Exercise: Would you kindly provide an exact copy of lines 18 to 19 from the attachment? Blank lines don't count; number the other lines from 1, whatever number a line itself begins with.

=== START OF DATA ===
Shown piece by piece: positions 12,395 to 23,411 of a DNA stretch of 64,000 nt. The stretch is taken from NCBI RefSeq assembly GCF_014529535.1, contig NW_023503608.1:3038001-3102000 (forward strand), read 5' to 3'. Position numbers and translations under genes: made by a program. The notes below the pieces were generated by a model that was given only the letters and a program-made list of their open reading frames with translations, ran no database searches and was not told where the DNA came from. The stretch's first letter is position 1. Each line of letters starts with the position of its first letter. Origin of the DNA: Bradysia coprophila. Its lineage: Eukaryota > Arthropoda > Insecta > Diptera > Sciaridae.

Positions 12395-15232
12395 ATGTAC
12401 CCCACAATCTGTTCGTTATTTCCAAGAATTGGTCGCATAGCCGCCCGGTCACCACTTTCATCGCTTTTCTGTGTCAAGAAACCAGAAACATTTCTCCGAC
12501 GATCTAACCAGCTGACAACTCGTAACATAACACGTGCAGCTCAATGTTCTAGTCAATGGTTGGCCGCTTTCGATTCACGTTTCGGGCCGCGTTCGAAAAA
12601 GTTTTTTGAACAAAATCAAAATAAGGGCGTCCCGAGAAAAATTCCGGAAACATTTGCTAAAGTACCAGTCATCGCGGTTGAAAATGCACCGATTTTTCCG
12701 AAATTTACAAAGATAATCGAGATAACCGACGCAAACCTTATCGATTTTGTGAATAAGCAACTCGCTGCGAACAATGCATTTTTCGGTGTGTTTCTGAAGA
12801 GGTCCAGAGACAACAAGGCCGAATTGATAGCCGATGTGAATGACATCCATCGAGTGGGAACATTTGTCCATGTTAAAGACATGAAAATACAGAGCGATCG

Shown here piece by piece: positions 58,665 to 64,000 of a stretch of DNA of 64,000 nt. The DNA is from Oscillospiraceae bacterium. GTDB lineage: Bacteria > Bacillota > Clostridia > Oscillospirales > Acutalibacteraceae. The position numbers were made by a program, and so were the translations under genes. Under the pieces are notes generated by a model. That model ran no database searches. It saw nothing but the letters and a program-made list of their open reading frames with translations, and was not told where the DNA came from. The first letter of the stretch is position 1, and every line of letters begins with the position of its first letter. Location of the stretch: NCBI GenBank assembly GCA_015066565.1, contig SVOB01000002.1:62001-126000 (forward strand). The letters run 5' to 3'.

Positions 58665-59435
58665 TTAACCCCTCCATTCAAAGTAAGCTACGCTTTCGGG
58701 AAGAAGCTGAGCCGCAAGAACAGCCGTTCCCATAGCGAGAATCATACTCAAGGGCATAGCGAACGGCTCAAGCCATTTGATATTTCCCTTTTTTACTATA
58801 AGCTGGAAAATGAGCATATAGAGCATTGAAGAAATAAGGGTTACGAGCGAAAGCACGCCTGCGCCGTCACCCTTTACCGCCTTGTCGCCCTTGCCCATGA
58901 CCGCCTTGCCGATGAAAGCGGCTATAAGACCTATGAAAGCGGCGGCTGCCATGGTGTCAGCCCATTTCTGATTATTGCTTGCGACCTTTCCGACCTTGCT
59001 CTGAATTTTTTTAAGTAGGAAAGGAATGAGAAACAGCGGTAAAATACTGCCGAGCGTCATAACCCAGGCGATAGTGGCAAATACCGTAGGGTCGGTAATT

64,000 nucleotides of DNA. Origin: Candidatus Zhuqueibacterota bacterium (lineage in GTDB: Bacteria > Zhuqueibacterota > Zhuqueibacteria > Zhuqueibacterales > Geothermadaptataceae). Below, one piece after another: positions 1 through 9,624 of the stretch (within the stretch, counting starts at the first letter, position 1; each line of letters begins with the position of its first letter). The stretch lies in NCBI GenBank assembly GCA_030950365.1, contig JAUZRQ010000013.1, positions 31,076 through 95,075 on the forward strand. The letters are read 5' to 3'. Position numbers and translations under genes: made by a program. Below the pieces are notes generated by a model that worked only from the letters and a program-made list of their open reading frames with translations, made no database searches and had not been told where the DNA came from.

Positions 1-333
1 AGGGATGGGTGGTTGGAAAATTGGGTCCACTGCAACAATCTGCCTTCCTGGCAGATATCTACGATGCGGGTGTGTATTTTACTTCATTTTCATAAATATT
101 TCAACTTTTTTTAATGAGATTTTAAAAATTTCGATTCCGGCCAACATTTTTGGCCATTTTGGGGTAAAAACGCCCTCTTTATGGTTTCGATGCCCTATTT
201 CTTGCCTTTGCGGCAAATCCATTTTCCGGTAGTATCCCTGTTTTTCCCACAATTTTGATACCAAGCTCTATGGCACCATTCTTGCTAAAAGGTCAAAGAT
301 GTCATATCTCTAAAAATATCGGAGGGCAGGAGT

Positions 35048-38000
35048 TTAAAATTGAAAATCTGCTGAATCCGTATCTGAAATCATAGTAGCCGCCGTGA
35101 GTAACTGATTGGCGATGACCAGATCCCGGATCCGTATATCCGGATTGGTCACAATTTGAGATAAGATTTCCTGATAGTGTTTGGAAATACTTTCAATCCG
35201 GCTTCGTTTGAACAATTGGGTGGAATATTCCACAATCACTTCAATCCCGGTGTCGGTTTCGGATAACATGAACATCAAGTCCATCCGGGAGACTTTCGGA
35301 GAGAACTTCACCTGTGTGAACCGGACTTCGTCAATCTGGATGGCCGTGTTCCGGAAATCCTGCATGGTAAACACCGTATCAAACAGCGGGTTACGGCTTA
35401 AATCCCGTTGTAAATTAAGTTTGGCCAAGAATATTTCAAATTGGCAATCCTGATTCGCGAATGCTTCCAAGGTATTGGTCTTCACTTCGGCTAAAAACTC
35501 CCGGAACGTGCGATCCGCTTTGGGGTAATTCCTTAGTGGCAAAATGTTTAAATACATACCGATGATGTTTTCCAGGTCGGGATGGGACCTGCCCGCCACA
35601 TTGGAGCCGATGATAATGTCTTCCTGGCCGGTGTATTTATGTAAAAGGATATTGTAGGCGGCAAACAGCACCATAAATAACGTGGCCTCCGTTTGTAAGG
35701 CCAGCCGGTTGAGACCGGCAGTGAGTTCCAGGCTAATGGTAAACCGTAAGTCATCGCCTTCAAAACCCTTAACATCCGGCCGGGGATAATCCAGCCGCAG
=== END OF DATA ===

1 AGGGATGGGTGGTTGGAAAATTGGGTCCACTGCAACAATCTGCCTTCCTGGCAGATATCTACGATGCGGGTGTGTATTTTACTTCATTTTCATAAATATT
101 TCAACTTTTTTTAATGAGATTTTAAAAATTTCGATTCCGGCCAACATTTTTGGCCATTTTGGGGTAAAAACGCCCTCTTTATGGTTTCGATGCCCTATTT